>>> print erf(1)
>>> print erf(-1)
>>> print erf(inf)
>>> print erf(-inf)

For large real x, \mathrm{erf}(x) approaches 1 very rapidly::

>>> print erf(3)
>>> print erf(5)

The error function is an odd function::

>>> nprint(chop(taylor(erf, 0, 5)))
[0.0, 1.12838, 0.0, -0.376126, 0.0, 0.112838]

:func:erf implements arbitrary-precision evaluation and supports complex numbers::

>>> mp.dps = 50
>>> print erf(0.5)
>>> mp.dps = 25
>>> print erf(1+j)
(1.316151281697947644880271 + 0.1904534692378346862841089j)

Related functions

See also :func:erfc, which is more accurate for large x, and :func:erfi which gives the antiderivative of \exp(t^2).

The Fresnel integrals :func:fresnels and :func:fresnelc are also related to the error function.

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that's really interesting. presumably this multi-precision implementation is a fair bit slower than using native floating point? – rog Jan 22 '09 at 17:28
up vote 6 down vote accepted

To answer my own question, I have ended up using the following code, adapted from a Java version I found elsewhere on the web:

# from: http://www.cs.princeton.edu/introcs/21function/ErrorFunction.java.html
# Implements the Gauss error function.
#   erf(z) = 2 / sqrt(pi) * integral(exp(-t*t), t = 0..z)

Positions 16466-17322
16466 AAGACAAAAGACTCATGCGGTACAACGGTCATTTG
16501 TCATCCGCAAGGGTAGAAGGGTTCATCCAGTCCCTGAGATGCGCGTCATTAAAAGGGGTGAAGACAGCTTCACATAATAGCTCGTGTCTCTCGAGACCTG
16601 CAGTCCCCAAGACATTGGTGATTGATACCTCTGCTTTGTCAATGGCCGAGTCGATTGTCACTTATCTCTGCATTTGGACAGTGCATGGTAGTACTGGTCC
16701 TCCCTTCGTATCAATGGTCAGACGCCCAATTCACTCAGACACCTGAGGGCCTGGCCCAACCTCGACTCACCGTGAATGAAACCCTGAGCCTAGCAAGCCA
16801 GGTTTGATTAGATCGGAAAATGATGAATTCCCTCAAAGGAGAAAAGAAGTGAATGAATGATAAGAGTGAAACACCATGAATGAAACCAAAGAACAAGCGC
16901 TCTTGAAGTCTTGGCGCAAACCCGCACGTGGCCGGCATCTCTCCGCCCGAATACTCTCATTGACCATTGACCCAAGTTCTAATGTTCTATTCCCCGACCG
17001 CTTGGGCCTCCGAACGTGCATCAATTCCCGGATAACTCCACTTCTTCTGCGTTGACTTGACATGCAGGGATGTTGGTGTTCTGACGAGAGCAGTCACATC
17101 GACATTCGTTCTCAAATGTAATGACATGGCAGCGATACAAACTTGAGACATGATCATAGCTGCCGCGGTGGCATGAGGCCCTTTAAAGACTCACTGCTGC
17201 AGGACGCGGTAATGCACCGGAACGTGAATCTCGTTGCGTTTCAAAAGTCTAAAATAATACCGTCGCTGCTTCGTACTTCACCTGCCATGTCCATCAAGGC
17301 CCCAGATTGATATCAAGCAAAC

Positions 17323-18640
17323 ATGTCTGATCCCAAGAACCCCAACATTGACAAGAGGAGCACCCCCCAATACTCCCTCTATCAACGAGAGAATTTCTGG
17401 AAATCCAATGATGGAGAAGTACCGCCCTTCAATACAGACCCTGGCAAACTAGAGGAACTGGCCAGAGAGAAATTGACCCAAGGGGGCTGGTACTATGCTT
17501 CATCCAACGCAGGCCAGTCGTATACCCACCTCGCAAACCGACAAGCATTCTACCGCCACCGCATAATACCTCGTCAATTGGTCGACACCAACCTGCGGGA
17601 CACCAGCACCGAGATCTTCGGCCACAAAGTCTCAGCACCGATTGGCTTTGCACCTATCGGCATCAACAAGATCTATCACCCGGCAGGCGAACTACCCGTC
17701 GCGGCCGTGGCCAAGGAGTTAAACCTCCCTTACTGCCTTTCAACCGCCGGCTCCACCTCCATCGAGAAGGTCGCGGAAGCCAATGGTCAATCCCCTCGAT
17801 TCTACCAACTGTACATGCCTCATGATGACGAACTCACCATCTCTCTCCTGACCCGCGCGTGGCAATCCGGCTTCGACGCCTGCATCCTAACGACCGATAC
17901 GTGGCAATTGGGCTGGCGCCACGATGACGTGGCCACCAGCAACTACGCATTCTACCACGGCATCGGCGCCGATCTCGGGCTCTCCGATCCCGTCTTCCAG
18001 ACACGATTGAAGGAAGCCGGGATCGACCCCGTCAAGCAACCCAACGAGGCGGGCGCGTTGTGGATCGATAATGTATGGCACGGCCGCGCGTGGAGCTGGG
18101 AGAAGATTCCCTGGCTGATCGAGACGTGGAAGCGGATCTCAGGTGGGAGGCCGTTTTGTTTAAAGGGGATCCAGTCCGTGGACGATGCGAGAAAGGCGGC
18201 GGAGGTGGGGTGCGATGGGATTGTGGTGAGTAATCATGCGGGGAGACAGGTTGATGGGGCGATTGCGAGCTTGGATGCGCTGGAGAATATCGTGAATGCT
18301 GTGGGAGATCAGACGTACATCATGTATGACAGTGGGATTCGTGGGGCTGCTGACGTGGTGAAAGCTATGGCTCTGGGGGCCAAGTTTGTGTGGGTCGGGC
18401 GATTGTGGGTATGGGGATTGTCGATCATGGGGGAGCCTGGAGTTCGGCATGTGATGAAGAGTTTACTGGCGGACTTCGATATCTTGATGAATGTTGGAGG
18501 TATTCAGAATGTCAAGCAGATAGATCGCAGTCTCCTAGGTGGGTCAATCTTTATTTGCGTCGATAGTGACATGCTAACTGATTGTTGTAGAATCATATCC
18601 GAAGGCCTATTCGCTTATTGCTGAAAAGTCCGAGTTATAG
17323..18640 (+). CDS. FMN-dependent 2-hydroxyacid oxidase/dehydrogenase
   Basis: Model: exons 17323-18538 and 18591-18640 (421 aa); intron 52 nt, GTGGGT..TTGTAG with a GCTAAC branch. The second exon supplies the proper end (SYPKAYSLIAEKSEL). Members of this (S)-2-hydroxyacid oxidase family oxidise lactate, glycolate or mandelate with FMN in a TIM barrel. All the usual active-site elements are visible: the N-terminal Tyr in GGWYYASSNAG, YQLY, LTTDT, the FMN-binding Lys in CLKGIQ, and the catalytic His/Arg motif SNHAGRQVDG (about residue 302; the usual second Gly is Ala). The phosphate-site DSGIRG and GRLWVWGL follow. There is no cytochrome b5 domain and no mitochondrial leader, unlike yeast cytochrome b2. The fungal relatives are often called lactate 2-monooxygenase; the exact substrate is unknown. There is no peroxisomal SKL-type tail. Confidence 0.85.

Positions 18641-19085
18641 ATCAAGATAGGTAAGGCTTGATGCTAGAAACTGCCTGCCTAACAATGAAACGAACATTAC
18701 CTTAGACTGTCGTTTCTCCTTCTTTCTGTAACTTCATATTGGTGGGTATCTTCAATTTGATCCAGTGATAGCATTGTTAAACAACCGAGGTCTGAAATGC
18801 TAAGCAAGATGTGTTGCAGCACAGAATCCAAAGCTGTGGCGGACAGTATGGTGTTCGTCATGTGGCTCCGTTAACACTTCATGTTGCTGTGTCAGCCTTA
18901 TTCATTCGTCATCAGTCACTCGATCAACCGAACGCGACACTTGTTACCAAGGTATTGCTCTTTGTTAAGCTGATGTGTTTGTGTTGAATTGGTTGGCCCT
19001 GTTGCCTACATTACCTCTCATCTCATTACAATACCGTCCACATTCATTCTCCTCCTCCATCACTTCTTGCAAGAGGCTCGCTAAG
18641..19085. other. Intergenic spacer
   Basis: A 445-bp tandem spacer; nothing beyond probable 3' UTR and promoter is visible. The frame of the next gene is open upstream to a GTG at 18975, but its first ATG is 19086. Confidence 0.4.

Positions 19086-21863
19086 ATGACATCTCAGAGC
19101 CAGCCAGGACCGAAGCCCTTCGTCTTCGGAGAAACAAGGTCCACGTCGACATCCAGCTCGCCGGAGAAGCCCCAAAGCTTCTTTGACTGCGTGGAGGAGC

# fractional error in math formula less than 1.2 * 10 ^ -7.
# although subject to catastrophic cancellation when z in very close to 0
# from Chebyshev fitting formula for erf(z) from Numerical Recipes, 6.2
def erf(z):
	t = 1.0 / (1.0 + 0.5 * abs(z))
    	# use Horner's method
        ans = 1 - t * math.exp( -z*z -  1.26551223 +
        					t * ( 1.00002368 +
        					t * ( 0.37409196 + 
        					t * ( 0.09678418 + 
        					t * (-0.18628806 + 
        					t * ( 0.27886807 + 
        					t * (-1.13520398 + 
        					t * ( 1.48851587 + 
        					t * (-0.82215223 + 
        					t * ( 0.17087277))))))))))
        if z >= 0.0:
        	return ans
        	return -ans
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Nice, but as of 2.7 we should do from math import erf (for portability, accuracy, speed, etc.) – smci May 20 '13 at 23:54

I have a function which does 10^5 erf calls. On my machine...

scipy.special.erf makes it time at 6.1s

erf Handbook of Mathematical Functions takes 8.3s

erf Numerical Recipes 6.2 takes 9.5s

(three-run averages, code taken from above posters).

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erf called with ctypes from libm.so (standard c math library, 64 bit linux here) goes down to 5.6s. – meteore Oct 26 '10 at 14:44
I also require 1000s of erf calls. Based on your numbers I'm going with scipy.special.erf. Have you found anything faster since? I've wondered about using a lookup.. – user1021819 Aug 14 '13 at 13:47
FWIW, how are you using scipy's erf function? With the following setup: from scipy.special import erf; import numpy as np; data = np.random.randn(10e5), I get very fast runtimes from: result = erf(data). In particular, I get 32ms per loop in that case. The only way I get runtimes > 1s is if I naively loop over all the elements in a numpy array. – 8one6 Mar 4 '14 at 16:15

One note for those aiming for higher performance: vectorize, if possible.

import numpy as np
from scipy.special import erf

def vectorized(n):
    x = np.random.randn(n)
    return erf(x)

def loopstyle(n):
    x = np.random.randn(n)
    return [erf(v) for v in x]

%timeit vectorized(10e5)
%timeit loopstyle(10e5)

gives results

# vectorized
10 loops, best of 3: 108 ms per loop

# loops
1 loops, best of 3: 2.34 s per loop